By December, Iran realized it had miscalculated and tried to suggest a return to the JCPOA again, but it was still unclear whether it would do a straight return, and the Ukraine issue made a return politically unpalatable for both the US and the EU.

 A view of drones during a military exercise in an undisclosed location in Iran, in this handout image obtained on August 24, 2022 (credit: IRANIAN ARMY/WANA (WEST ASIA NEWS AGENCY)/HANDOUT VIA REUTERS) A view of drones during a military exercise in an undisclosed location in Iran, in this handout image obtained on August 24, 2022 (credit: IRANIAN ARMY/WANA (WEST ASIA NEWS AGENCY)/HANDOUT VIA REUTERS)

Still no alternative to the JCPOA

PARADOXICALLY, THE EU continues to stick to the view that there is no alternative to the JCPOA and that, somehow, the parties will need to find their way back to that deal.

According to the EU, since Iran’s nuclear program is now more dangerous than it was when negotiations restarted in April 2021, not to mention before that, and since the EU assumes any military move would only slow, not stop, Iran, the JCPOA is still the only end game.

When EU officials are asked about how a return to the JCPOA is possible when IAEA Director-General Rafael Grossi himself said in the summer of 2022 that Iran’s cutting off of portions of the IAEA surveillance equipment had dealt a “fatal blow” to restoring “continuity of knowledge” of the status of the nuclear program, it seems they disagree and feel the issue is bridgeable.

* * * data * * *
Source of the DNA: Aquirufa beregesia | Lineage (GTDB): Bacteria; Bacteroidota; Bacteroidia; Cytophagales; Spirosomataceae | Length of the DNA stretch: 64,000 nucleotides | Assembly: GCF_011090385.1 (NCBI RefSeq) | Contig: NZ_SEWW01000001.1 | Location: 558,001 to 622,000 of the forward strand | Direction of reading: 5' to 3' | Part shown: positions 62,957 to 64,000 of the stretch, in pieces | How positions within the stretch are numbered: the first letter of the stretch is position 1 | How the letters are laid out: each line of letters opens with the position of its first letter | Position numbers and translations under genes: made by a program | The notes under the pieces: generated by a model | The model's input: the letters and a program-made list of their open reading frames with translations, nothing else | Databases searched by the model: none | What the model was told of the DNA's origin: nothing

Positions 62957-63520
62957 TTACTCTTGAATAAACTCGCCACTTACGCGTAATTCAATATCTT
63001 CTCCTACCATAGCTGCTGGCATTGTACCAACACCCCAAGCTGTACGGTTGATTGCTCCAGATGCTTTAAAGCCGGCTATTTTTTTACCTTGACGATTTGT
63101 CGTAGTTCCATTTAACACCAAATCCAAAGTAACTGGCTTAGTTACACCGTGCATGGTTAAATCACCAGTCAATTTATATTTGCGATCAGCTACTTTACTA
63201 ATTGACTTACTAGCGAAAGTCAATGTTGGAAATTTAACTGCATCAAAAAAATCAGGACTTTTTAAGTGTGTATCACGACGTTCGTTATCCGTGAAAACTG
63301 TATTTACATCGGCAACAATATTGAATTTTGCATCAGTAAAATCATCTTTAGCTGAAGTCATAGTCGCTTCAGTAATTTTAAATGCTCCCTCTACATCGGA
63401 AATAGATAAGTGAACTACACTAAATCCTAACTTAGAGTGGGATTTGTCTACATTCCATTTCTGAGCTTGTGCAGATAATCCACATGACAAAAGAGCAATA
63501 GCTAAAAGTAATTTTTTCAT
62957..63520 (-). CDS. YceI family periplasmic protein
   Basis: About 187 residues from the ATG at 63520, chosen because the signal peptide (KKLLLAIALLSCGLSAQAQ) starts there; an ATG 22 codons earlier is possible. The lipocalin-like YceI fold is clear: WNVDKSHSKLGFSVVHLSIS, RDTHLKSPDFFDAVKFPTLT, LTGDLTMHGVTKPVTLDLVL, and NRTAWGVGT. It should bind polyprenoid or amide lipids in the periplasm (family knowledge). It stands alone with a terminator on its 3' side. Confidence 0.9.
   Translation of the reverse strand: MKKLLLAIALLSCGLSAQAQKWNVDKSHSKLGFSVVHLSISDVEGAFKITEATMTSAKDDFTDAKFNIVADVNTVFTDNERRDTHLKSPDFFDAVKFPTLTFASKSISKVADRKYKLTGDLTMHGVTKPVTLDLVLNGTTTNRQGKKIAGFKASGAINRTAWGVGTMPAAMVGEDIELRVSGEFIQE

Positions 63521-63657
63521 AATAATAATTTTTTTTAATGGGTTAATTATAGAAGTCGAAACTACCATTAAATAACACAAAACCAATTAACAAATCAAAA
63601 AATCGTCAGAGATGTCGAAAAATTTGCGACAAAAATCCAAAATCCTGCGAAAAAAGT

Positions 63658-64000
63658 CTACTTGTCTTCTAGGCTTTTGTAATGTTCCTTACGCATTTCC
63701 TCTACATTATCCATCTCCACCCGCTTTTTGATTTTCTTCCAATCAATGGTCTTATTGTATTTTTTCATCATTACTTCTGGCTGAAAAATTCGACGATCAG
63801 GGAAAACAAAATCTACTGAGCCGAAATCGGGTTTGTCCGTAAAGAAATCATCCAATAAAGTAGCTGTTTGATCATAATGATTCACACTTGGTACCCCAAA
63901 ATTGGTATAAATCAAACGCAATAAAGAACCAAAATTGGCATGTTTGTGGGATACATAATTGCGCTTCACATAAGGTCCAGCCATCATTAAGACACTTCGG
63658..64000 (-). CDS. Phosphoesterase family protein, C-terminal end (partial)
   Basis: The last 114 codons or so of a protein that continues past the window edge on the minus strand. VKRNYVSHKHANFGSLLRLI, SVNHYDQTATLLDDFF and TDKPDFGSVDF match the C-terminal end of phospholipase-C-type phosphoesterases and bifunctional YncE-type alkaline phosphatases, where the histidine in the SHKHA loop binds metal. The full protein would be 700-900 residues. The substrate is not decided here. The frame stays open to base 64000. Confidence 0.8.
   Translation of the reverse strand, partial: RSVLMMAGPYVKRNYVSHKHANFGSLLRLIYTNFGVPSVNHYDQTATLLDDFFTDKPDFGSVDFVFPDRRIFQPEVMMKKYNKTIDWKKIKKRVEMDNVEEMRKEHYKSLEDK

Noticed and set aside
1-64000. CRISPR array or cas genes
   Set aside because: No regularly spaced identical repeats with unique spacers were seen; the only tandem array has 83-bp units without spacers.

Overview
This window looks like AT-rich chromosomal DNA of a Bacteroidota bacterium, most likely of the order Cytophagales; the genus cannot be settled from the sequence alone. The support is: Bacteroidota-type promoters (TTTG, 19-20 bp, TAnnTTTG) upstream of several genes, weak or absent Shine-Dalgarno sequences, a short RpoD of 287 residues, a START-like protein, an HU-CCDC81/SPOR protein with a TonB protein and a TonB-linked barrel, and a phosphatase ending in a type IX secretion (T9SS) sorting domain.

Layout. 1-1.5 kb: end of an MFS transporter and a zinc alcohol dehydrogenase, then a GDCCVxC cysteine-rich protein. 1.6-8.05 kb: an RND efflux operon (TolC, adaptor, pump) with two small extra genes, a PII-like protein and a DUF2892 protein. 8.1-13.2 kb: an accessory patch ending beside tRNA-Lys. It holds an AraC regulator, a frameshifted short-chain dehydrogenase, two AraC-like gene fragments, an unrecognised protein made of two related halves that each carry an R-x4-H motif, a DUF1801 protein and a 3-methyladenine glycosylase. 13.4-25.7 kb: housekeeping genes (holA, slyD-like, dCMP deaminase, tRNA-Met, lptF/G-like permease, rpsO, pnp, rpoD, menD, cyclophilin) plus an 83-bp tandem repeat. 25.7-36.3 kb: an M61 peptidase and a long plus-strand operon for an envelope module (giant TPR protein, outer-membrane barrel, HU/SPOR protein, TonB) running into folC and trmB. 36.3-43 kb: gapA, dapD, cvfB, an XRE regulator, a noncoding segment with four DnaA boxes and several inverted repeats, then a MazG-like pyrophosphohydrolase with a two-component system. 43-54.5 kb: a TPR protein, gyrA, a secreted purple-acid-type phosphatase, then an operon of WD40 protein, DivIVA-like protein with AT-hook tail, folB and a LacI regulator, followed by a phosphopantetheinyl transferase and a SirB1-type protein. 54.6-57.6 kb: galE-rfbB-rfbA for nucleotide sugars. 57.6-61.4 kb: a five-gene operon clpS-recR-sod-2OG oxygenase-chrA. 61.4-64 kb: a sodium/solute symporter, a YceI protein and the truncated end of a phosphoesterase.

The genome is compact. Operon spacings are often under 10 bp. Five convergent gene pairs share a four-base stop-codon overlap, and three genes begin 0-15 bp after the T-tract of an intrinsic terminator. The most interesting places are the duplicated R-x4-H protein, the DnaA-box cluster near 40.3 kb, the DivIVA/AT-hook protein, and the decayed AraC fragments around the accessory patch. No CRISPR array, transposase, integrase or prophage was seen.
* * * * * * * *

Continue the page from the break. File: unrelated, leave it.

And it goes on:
They would argue that experts have said thousands of times that this is impossible. But the truth is that the problem is not a question of quantities of enriched uranium, because quantities can go down just as well as they may have gone up. Rather, it would be seen as a question of political will.

It would appear that the EU thinks that just as it solved the problem of how to fit a highly advanced nuclear program into Chapter 2 of the JCPOA deal in 2015-2016, there can nearly always be a way to return to the JCPOA or some version of the JCPOA, unless Iran goes for something irreversible, weaponization itself.

Another question for EU officials would revolve around why they have not pushed for a UN Security Council vote to snap back full global sanctions on Tehran to pressure it to return to the JCPOA (including Iran dropping its unreasonable demands).